Archive for the ‘national holiday’ tag
The Social Media Group Toronto office will be closed Monday July 2, 2012 for Canada Day or “Canada’s Birthday”.
For our non-Canadian readers, Canada Day is the national holiday to celebrate the anniversary of the Constitution Act, which united three colonies as a single country to be known as Canada.
We’re back in the office on Tuesday July 3, 2012.
Have a safe and happy long weekend and Happy Birthday Canada!
And we’re off! Even though the Nokia Lumia 900 launched yesterday and was largely unavailable thanks to the Easter Bunny, the phone quickly skyrocketed to the top of Amazon’s best sellers list. The phone hovered around the 5th spot yesterday but jumped to the first and second spot today with the black version preferred over the cyan edition. This puts the Nokia’s large Windows Phone over top of Android’s star players, the Droid RAZR MAXX and Galaxy Nexus.
Part of the instant popularity likely comes from Amazon’s price of $50 with a two-year service plan. That’s $50 less than AT&T’s price and $150 less than the previously most popular phone from Amazon, the Droid RAZR MAXX.
The other factor could be that for some reason AT&T and Nokia launched the phone in the US on Easter Sunday. Brian X. Chen of of the NYT’s Bits blog found most NYC-based AT&T stores and resellers were understandably closed, making the phone rather difficult to find in person. Launching a pivotal phone on a Sunday is strange but launching it on a major national holiday is downright idiotic.
Amazon has long been friendly to Windows Phone. Out of the top 100 best rated cell phones, the top three are slightly older Windows Phones with Verizon’s HTC Trophy occupying the top spot. Judging by the Lumia 900′s current high rating, Nokia’s Windows Phone could soon join the rest of the family on that list as well.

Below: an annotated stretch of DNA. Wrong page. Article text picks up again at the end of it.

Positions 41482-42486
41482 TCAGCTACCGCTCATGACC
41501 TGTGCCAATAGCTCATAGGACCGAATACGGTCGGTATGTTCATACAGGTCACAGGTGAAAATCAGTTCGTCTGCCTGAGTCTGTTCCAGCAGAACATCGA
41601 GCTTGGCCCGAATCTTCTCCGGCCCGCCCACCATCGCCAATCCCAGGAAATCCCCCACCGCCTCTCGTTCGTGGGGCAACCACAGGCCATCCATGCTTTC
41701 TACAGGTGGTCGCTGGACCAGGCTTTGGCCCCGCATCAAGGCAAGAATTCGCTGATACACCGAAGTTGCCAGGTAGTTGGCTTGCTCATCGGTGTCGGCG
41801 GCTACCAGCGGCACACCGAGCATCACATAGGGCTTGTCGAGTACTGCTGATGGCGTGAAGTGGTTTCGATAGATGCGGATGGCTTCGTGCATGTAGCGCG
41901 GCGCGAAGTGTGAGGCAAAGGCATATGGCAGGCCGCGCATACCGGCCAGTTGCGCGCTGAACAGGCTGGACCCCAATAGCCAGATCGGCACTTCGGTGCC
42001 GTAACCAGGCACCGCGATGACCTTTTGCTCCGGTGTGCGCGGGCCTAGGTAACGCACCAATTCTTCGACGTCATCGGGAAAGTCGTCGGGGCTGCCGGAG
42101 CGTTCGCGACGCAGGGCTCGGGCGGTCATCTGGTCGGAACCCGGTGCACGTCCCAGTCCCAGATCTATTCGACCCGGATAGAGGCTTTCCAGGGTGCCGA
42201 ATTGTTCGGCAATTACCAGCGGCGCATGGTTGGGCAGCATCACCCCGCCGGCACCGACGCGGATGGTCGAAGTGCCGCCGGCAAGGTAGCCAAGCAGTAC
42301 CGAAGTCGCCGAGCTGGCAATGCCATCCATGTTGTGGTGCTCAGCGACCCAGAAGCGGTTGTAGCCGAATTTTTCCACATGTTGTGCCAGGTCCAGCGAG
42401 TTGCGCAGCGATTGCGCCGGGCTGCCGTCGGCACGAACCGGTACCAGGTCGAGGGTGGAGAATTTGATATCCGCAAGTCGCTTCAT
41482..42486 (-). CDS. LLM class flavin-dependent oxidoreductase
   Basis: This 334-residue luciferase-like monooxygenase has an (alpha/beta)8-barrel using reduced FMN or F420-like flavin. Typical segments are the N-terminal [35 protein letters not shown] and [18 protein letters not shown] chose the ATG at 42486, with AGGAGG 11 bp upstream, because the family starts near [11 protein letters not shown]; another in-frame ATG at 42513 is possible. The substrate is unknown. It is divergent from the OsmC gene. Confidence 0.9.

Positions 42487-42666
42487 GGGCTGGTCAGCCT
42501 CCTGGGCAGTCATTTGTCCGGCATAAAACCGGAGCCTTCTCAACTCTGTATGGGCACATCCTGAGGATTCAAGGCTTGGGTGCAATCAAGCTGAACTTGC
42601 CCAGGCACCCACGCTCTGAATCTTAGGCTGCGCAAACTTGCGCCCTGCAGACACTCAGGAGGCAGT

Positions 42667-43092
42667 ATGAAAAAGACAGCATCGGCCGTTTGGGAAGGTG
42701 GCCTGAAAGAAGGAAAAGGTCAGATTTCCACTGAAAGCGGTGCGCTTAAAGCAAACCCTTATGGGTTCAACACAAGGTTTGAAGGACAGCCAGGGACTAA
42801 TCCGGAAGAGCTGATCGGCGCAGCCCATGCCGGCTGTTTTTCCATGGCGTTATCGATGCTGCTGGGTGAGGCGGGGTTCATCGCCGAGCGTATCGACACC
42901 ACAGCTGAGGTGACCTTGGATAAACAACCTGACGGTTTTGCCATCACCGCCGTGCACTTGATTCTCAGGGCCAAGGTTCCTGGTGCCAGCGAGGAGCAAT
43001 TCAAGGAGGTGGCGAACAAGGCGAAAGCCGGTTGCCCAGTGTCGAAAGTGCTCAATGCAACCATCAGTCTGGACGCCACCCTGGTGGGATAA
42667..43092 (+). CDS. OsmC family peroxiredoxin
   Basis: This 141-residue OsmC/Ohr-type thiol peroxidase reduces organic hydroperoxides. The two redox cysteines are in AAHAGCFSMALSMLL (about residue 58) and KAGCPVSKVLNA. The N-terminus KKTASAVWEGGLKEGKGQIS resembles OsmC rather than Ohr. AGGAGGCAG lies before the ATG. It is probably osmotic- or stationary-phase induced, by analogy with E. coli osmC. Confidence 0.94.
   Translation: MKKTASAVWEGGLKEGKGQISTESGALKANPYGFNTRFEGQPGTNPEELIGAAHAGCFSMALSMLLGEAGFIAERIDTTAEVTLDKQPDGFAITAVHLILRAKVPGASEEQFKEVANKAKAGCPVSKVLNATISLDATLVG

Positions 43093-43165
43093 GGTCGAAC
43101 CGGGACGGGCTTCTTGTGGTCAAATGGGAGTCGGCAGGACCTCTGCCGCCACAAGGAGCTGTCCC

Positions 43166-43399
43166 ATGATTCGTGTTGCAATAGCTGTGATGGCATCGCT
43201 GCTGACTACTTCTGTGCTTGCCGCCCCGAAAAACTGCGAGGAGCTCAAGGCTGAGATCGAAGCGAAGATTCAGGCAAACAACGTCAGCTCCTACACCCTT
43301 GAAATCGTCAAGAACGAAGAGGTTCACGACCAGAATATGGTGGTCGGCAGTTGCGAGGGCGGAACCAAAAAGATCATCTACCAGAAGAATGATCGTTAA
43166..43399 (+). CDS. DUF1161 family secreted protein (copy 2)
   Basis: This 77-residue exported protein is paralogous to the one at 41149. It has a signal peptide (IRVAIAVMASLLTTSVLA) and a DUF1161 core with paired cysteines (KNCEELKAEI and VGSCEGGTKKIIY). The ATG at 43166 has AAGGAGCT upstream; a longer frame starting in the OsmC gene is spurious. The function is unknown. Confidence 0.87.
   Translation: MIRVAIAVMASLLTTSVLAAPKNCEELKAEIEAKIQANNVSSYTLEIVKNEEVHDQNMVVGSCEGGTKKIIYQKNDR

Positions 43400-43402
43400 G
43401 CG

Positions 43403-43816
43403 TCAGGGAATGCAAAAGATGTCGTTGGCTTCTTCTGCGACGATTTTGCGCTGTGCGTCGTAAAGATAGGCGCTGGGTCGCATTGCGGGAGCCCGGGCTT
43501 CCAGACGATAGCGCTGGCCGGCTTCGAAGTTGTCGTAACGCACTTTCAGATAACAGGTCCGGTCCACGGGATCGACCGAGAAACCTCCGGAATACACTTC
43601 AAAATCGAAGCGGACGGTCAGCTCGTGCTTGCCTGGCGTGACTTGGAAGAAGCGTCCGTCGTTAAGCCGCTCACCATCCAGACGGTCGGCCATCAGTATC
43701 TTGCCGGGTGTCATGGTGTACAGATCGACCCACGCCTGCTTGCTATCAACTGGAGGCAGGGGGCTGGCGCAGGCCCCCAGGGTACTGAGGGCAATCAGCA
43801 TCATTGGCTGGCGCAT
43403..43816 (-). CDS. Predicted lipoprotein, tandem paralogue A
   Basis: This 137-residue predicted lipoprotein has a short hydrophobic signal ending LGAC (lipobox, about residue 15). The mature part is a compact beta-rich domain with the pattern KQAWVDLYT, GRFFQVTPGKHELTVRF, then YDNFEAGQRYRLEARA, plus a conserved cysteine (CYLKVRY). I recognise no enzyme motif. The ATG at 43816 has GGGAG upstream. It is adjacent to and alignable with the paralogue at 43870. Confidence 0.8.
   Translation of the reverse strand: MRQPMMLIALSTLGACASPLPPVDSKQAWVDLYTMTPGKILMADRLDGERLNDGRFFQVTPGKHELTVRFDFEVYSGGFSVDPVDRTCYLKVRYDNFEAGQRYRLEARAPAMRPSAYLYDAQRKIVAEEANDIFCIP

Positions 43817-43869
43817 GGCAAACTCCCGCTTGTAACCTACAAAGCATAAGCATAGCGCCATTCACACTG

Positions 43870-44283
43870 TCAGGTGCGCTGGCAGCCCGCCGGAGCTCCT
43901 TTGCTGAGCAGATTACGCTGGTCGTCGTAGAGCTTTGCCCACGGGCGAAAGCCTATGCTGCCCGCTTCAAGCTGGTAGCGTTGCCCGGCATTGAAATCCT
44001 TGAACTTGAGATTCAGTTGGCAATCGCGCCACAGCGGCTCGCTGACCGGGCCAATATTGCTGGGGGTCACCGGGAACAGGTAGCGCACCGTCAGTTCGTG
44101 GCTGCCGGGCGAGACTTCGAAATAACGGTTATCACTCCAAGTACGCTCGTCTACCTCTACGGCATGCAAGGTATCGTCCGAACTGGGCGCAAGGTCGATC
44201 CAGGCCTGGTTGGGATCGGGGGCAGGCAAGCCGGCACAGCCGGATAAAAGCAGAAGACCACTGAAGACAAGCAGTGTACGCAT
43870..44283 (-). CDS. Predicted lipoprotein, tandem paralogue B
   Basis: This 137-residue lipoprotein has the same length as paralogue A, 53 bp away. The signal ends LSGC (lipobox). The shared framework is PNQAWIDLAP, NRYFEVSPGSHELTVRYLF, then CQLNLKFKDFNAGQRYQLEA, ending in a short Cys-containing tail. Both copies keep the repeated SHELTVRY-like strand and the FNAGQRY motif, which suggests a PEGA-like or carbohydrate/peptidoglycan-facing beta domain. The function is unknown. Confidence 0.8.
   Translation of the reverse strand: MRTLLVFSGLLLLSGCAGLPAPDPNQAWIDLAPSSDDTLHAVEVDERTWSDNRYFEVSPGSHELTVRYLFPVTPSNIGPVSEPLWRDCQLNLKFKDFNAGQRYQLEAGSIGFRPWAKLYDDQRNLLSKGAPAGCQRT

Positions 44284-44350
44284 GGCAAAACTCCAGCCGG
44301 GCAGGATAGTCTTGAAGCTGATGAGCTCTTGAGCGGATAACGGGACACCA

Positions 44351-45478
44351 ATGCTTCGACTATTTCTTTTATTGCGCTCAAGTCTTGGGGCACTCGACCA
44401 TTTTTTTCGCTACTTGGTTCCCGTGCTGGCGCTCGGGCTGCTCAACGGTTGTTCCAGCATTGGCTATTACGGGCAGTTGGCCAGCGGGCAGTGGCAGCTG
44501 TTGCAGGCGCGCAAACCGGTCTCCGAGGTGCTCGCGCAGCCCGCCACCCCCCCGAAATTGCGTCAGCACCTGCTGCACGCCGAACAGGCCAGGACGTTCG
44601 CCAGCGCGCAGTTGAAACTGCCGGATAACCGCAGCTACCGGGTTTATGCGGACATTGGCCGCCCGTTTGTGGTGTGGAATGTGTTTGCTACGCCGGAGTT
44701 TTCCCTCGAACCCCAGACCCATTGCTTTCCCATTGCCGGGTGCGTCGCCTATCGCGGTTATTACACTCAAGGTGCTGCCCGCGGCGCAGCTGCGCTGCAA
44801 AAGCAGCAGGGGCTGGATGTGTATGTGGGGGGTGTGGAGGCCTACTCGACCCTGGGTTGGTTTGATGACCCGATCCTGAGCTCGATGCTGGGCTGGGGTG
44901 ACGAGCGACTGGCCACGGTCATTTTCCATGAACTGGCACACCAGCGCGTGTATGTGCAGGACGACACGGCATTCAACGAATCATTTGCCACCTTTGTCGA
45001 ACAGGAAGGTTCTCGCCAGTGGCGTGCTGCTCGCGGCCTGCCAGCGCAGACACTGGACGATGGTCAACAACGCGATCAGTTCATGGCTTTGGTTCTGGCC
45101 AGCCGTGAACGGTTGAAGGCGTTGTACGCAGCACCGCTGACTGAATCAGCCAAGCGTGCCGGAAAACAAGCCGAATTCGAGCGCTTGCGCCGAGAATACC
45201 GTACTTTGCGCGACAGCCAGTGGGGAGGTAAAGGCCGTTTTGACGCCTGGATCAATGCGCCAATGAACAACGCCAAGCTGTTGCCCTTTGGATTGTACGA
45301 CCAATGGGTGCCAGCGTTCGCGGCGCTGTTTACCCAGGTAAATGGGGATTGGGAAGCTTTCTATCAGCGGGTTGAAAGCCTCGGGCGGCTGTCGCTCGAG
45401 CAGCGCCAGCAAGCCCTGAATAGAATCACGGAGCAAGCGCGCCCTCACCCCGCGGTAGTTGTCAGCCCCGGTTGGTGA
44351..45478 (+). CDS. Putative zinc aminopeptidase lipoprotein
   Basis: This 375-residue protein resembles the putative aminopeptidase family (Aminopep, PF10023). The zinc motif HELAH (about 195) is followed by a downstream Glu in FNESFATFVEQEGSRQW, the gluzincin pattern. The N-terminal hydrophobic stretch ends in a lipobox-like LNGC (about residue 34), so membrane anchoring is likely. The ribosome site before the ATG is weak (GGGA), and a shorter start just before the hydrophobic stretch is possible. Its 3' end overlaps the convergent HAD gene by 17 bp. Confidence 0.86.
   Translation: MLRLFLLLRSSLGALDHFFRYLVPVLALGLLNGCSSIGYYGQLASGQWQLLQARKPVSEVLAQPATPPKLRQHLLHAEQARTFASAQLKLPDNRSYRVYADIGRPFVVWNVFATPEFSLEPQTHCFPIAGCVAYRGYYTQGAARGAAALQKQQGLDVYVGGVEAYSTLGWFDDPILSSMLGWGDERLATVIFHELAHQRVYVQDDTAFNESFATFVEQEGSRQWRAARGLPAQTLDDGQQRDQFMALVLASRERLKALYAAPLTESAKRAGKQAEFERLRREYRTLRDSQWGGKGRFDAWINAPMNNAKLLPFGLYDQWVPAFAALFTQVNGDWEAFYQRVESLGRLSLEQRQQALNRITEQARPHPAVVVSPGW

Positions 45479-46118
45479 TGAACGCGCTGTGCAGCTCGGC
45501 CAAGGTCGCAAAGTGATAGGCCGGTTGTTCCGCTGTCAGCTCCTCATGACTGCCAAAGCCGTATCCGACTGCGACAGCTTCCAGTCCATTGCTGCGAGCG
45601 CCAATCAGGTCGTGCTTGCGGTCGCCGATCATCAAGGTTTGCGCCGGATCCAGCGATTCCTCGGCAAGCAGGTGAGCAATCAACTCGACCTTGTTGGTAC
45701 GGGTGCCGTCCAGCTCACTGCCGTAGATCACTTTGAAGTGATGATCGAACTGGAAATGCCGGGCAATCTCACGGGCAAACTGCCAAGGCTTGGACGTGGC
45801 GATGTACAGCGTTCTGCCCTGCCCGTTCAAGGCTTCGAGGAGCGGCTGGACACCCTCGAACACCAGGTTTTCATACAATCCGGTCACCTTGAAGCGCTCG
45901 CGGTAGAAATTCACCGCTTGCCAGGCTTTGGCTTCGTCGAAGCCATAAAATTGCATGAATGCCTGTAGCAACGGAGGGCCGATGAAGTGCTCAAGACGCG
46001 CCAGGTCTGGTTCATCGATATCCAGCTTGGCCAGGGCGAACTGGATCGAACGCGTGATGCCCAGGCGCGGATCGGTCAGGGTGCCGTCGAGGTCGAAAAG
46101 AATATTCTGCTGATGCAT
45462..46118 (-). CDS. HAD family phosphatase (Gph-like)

In the U.S., we don’t have Boxing Day. In the U.S., the day after Christmas is, well, the day after Christmas. However, when Christmas is on Sunday, the federal holiday is Monday, the 26th. That means that today is an official national holiday and all the businesses are closed. Well, except for all the businesses that are open. And that means stores that want to sell you stuff with the gift-cards and cash that may have come your way in the past 24 hours.
Alas, today is what Boxing Day has become in the UK — a big shopping holiday. An unnamed black friday. A day to return stuff and exchange stuff and buy more stuff.
While I’m typically put-off by exhibitions of conspicuous consumption, I’ve decided to forego my judgmental attitude for this one-day only. We’ve got an economy to save, people. Get out there and buy. Indeed, if someone is between you and something you’d like to purchase, know that today, while it is not cool to use pepper spray, if I understand this UK holiday correctly, it is okay to clear a path with a swift left upper-cut.
Happy Boxing Day.
Diwali is a national holiday in many countries around the world. It is a celebration of light and family.
The digital connections we’re now making are a different sort of a light and create a different sort of family. Knowing who is out there, what they need and what they can offer inevitably makes the world smaller, safer and more productive.
On a commercial level, when you know who your customers are, you can stop propositioning strangers and get down to the serious work of satisfying the needs and wants of those you know. A light goes on and you are no longer stumbling in the dark.
The digital light also transforms medicine. Alert readers have heard about the push to swab, to light up the truth of your DNA by swabbing your cheek and registering for a database. Painless and fast. Not merely on behalf of one person, but for everyone.
Bone marrow transplants are misnamed–they should be called bone marrow transfusions, because most of the time, that’s exactly what they are. No organs, no surgery, little discomfort. The most difficult part is registering, the shedding of light, sharing information about yourself.
It’s hard for me to remember how disconnected the world was 25 years ago when I started out on my own. It really was a dark ages–information, people, relationships–finding just about anything was most of the work. The world is lighting up, and just in time.